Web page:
Sisters’ centennial motorcycle ride to be celebrated in 2016

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Van Buren Sisters on the road | Photos courtesy of AMA Motorcycle Museum

Enduring two months on unpaved, hazardous roads and in harsh conditions, Augusta and Adeline Van Buren were the first women to each ride their own motorcycle across the continental United States in 1916. Their journey began on July 4, 1916 in Sheepshead Bay, New York, and concluded in San Francisco.

One-hundred years years later, the sisters’ ride will be reinacted July 4-24, 2016, with 100 riders in an effort to celebrate female motorcycling heroines as well as to promote the growth of women motorcyclists two benefiting charities: Final Salute, an organization dedicated to helping homeless women veterans, and the Women’s Coalition of Motorcyclists, which seeks to increase the number of female instructors and coaches for the road, dirt, and track riding.

The ride will loosely follow the Van Buren sisters’ 1916 route, primarily following the Lincoln Highway from New York to San Francisco. The route also combines major cities with scenic routs to provide something for everyone.

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The Van Buren sisters around Mexico

The sisters were descendants of President Martin Van Buren. Augusta was born in 1884, followed by Adeline in 1889. Raised in New York City with their brother, they enjoyed a childhood filled with outdoor activities. The sisters were considered “Society Girls” but refused to be held down by limitations society placed on women of the era and were out to prove women could ride motorcycles across the country.

The main push for the challenge was the National Preparedness Movement, an effort to get the U.S. ready to enter World War I. The sisters wanted to be dispatch riders to help free the men to fight on the frontline, so they set out to prove they could handle the challenges.

Along the way they endured multiple arrests for wearing men’s clothes, as well as technical difficulties, fatigue, ruts, heavy mud. They also were the first women to summit Pikes Peak on motorcycles.

At the end of the journey, they applied to be dispatch riders, but their applications were rejected. The media coverage of their journey praised the Indian motorcycles they rode, but not the sisters. Their historical achievement was described as a vacation rather than the challenge it was.

Now as then, such a cross-country ride is not for the faint of heart. The Sisters Motorcycle Ride Organization suggests participants be experienced enough to be comfortable on a motorcycle and in different riding conditions, such as rain and other weather, high traffic, small roads, group riding formations, riding on your own or making new friends.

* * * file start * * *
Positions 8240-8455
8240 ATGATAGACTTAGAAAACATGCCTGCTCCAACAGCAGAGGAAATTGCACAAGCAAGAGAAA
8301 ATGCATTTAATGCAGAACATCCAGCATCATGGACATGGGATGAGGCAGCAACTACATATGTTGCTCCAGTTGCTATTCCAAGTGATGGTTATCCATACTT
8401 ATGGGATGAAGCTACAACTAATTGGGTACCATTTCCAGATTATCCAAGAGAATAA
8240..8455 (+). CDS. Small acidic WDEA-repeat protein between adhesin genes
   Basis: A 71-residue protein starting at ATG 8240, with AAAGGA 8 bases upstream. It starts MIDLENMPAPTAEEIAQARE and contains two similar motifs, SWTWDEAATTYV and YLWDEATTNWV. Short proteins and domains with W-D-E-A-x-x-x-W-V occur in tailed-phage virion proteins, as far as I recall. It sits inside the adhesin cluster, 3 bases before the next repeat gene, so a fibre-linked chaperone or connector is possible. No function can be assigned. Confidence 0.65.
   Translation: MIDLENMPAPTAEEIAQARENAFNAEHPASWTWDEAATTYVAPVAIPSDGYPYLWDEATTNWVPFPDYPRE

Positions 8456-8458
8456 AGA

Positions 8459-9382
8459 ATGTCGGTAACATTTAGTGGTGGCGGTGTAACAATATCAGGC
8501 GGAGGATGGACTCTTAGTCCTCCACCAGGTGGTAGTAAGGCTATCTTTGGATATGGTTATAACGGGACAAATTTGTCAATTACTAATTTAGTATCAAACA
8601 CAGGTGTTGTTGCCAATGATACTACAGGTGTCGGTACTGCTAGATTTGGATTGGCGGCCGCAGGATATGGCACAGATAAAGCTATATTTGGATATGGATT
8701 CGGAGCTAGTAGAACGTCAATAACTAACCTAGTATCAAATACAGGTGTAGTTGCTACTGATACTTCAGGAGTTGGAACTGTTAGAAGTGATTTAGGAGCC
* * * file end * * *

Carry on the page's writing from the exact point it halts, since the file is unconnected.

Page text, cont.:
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The sisters on the road with their Indian Motorcycles

Each day, participants will drive an average of 200-250 miles, with one 300-mile day.

The ride also offers several options for participants. The first option is the fully guided and supported tour. Included with this option are ride guides, chase vehicle support, luggage service with a maximum size of 50 liters, all hotel bookings, two meals a day, and admission to serval VIP events and museums along the way.

The second option is the self-guided ride, for either a partial portion of the trip or the entire route. This option allows riders to join the group in New York, Massachusetts, Ohio, Colorado Springs, or Utah, with  participants responsible for paying for their own meals and hotels.

For purists, there is an option to start in Brooklyn on July 4. However, the original roads the Van Buren Sisters drove on no longer exist and riders will need to take highways and be aware of holiday traffic. The registration fee for this option includes a hotel room and dinner in Brooklyn with a self-guided drive to Springfield Massachusetts.

Yet another option is to participate in the last leg of the trip, from Carson City to San Francisco on July 22-23. This option includes meet-and-greet festivities in Carson City and admission to the grand finale party in San Francisco.

Depending on the option, out of pocket expenses will include some meals, gas, tolls, and incidentals at hotels, alcoholic beverages, and entry to some parks.

The Sisters Motorcycle Ride organization suggests budgeting $500 for gas based on a 5,000-mile journey at 40 miles per gallon.

Riding your own bike is recommended, but the trip has been designed so that participants can rent motorcycles at various locations along the way. If you breakdown, the chase vehicle is capable of picking up broken bikes and getting you to a dealer or the hotel for that night.

Helmets are required and upon registration, participants will receive a packet with a suggested packing list, camping sites and other useful tips.

For more details, or to register for the event, visit the website.

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